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City of Nome’s Emergency Ordinance Extended, Travel Form Expected to Be Revised

Double doors with a small placard reading "Council Chambers."

Nome’s Emergency Ordinance to reduce the spread of COVID-19 has been extended for another 60 days. Although it renews limited authorities of the city and city manager, some have been left out of this ordinance like the ability to suspend the sale of alcohol in Nome.

All six Nome City Councilmembers were present either in-person or telephonically for last night’s regular meeting. While adhering to quarantine requirements after his recent travel, City Manager Glenn Steckman called into the meeting to touch on the travel aspects of the emergency ordinance.

“I will let you all know that if you are going to approve this tonight, we are changing the travel form. I also want to let everybody know that there really has never been a ban on travel to Nome, as we have followed the state guideline on that.”

The current state travel mandate requires those coming into Alaska from outside the state to either quarantine for 14 days upon their arrival, or take a COVID-19 test when they arrive at their destination and then quarantine for seven days before taking a second test with both results being negative.

For intrastate travelers who are traveling to Nome or somewhere off the road system, and are not traveling for Essential Services/Critical Infrastructure or Critical Personal Needs, the state mandates that they must follow local travel restrictions. If you are an Alaska resident who has traveled outside of the state for five days or less, the state says you must still either quarantine for 14 days or take a COVID-19 test and have a negative result before quarantining for 7 days and then getting a second test.

The City of Nome and Norton Sound Health Corporation continue to work together to offer free COVID-19 testing at the Nome airport for residents or travelers coming into the city.

None of those travel restrictions were changed by the city council’s emergency ordinance from last night as the state’s travel mandate is still in effect. According to Steckman, one authority that was altered during the regular meeting was originally included as a precautionary measure.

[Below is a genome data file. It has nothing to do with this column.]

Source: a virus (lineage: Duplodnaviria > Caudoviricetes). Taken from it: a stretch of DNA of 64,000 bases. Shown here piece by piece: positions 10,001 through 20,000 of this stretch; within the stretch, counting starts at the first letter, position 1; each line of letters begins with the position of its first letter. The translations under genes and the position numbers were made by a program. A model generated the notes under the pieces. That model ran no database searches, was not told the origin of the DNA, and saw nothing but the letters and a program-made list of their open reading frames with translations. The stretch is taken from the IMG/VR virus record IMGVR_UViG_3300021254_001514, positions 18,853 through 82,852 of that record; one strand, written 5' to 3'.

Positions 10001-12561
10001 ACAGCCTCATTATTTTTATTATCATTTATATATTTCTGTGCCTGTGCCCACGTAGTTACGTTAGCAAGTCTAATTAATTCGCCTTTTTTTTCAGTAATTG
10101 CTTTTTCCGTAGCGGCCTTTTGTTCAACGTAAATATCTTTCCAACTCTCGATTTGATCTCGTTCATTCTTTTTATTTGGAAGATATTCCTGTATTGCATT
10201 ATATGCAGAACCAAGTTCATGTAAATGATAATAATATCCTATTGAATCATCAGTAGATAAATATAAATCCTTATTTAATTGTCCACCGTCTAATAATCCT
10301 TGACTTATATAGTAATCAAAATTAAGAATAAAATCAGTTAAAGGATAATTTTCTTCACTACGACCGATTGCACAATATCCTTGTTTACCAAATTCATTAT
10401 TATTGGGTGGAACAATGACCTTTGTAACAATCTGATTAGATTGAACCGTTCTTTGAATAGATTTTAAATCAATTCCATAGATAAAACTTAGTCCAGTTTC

“Where they [in Anchorage] are seeing the outbreak of the virus has been in bars and restaurants. And while the authority is there, it is not right now to be used unless we started seeing outbreaks in bars and restaurants [in Nome].”

It was suggested by multiple people, including Councilmember Mark Johnson, that the provision specifically allowing the city and city manager to limit or suspend sales of alcohol was too much.

“And I think we’ve more or less come to the conclusion that if we need to do something in the future then we could come back and discuss that and make a decision at that time, rather than putting something so encompassing now that makes it look like or feel like we are overreaching basically, in an areas where we don’t really need to at this time.”

The specific line within the proposed ordinance dealing with alcohol sales, Section E, was removed from the final ordinance by a vote of four to two. Councilmembers Megan Topkok and Doug Johnson voted against removing Section E from the ordinance. The final motion to extend this emergency ordinance as amended, through September 11th, was passed unanimously.

Not everyone in attendance at last night’s meeting was in favor of continuing the ordinance. A couple people sent letters opposing the extension of the emergency authority; while one citizen, John Schneider, urged the city to allow the residents of Nome to live their lives as normal as possible.

“I would suggest that the city ensure that testing is available in Nome, to allow the use of the state issued testing voucher so that the process can be completed as mandated by state regulation. Finally, the travel permits need to be eliminated. This permitting process creates a lot of confusion and consumes unnecessary amounts of time. It serves no useful purpose in the current environment and cannot be used in any way for contact tracing as that falls under the responsibility of the State of Alaska Public Health Nursing, in cooperation with the local hospital.”

Despite Schneider’s in-person comments, the majority of the pre-submitted citizens comments were in favor of extending the emergency ordinance. CEO Angie Gorn and Medical Director Mark Peterson of Norton Sound Health Corporation also spoke up in favor of continuing the city’s emergency ordinance.

As it stands today, Nome has an emergency ordinance in place, but the city’s current travel form is expected to be revised in the very near future by the city manager. As Steckman alluded to earlier in the meeting, a future version of this form will most likely remove the requirement of his signature and won’t need approval from other city staff.

UPDATE: KNOM previously incorrectly stated that intrastate travelers must quarantine based on state mandate, when in fact intrastate travelers going to places off of the road system must quarantine based on LOCAL travel restrictions. The correction has been made and we regret the inaccuracy.

Image at top: The entrance to the Nome City Council chambers. Photo: Emily Hofstaedter, KNOM.

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